Capturing the attention of a room is a skill that training can improve.

Learning how to take control of a room

We all know those people – individuals who by sheer force of personality can dramatically impact the tenor of a room. Whether in a business or social situation, the ability to be assertive and commanding, without being intimidating, is a rare gift. Some people are born with it, some have to develop it.

That’s the good news – a commanding, charismatic presence can be nurtured through leadership training. By following the example of those individuals mentioned above, you too can stride confidently into a meeting and dictate its direction. Let’s look at some of the most effective tips for taking control of a room.

Command attention in meetings with assertiveness skills training. Command attention in meetings with assertiveness skills training.

Be mindful of your body language

In most cases, people in a room are going to see you before they hear you, so presenting a confident and assured physical presence is often the first step of your journey. Author and women’s leadership speaker Selena Rezvani writes for Forbes that the image we project is a huge part of how people interact with us. A dominant posture, for example, can cause people to unconsciously defer to someone’s authority.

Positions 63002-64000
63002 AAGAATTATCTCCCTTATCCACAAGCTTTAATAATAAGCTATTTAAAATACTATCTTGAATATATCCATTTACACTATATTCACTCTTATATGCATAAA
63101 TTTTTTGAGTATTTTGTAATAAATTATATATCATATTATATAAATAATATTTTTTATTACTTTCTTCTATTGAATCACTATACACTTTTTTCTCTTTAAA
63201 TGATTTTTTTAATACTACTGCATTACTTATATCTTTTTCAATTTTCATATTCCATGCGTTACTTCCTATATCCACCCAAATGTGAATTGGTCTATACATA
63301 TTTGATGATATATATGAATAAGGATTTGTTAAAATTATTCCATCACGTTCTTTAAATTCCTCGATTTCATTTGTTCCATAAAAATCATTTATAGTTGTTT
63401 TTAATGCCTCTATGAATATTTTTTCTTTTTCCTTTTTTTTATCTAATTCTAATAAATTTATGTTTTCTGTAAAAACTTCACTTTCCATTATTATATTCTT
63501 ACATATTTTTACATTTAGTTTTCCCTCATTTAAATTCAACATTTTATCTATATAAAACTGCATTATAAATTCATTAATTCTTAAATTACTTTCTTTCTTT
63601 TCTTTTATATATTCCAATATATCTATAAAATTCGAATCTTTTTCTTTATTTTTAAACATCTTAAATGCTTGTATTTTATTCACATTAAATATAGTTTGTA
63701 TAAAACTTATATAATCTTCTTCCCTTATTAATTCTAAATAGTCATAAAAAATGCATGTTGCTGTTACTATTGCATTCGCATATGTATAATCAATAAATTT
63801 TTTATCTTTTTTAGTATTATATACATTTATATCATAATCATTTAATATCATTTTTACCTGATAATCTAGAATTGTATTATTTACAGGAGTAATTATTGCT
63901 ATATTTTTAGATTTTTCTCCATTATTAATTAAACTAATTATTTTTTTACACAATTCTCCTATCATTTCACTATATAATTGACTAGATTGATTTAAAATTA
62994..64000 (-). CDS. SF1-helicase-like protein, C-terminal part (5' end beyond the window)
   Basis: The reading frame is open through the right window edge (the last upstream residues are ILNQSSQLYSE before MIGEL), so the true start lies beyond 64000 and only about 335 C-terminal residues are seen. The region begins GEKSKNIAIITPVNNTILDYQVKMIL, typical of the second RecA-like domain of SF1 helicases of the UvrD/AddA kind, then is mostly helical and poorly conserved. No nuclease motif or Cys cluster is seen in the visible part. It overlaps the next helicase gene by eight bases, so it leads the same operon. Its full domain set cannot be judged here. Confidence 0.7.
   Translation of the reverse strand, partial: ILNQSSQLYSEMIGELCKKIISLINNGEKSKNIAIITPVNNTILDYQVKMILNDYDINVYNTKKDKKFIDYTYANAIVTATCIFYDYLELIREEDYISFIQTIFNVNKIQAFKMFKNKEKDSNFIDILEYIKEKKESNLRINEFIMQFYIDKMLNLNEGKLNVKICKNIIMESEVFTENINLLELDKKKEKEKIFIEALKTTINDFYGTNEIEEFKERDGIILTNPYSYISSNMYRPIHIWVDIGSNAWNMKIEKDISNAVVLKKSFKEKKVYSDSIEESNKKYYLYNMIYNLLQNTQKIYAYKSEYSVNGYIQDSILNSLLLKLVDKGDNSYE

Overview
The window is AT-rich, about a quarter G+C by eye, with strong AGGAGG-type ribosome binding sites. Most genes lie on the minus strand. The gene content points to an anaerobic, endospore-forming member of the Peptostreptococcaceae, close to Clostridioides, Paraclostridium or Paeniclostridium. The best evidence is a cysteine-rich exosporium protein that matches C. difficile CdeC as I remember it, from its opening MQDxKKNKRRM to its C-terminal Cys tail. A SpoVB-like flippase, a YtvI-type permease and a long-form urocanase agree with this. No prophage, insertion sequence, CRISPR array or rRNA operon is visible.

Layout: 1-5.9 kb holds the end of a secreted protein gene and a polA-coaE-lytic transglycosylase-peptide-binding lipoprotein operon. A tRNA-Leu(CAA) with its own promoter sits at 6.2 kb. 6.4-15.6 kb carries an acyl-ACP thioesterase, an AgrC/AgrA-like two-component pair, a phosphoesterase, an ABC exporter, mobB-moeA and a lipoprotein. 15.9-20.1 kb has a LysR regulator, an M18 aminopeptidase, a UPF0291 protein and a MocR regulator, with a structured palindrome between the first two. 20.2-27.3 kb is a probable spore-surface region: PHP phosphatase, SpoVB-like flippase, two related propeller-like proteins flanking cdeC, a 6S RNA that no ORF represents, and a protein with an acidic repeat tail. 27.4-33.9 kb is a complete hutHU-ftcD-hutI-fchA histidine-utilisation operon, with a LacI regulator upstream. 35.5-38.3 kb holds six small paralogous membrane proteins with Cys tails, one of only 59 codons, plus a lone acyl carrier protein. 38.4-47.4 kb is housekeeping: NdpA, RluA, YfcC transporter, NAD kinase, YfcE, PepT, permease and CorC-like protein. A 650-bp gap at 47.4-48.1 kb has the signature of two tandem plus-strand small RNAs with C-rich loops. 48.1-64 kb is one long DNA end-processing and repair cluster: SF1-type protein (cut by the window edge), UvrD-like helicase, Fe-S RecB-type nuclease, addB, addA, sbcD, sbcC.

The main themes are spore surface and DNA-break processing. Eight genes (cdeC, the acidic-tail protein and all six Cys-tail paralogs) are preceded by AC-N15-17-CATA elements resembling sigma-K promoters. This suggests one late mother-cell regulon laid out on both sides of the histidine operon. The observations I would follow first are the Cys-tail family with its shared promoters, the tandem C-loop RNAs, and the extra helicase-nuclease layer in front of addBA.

Making gestures while speaking is also a valuable communication tool. Fast Company suggests that “image gestures” are particularly effective, using your hands to visually help people understand the point you are making.

Presenting a confident and assured physical presence is often the first step of controlling a room.

Use your emotions wisely

The common perception of an effective leader may be an individual who is able to put their personal feeling aside in service of achieving a wider goal, however we’re all human and have our own feeling and perspectives. Improving your assertiveness doesn’t mean putting aside your emotions, but rather using them appropriately for each situation.

“We are hard-wired to notice strong emotions in others,” says communications consultant Nick Morgan, writing for the Harvard Business Review.

“They leak their emotions to us; we are infected with them. That’s how they take over a room.”

If you’re delivering exciting news, you should be radiating that excitement yourself, creating a chain reaction among your audience.

Deliver the goods

While you may have the body language and emotional management to command your environment, all of that must be supported by the message you’re trying to get across. Once you have captured the attention of the room, solidifying your influence requires a clear, relevant point.

Grabbing the attention of others in a room is only half of the battle – you need to deliver on the promise of your persona with worthwhile information. If you’re not only the most assertive person, but also the most informed, you’ll easily be able to maintain the necessary level of authority and command.


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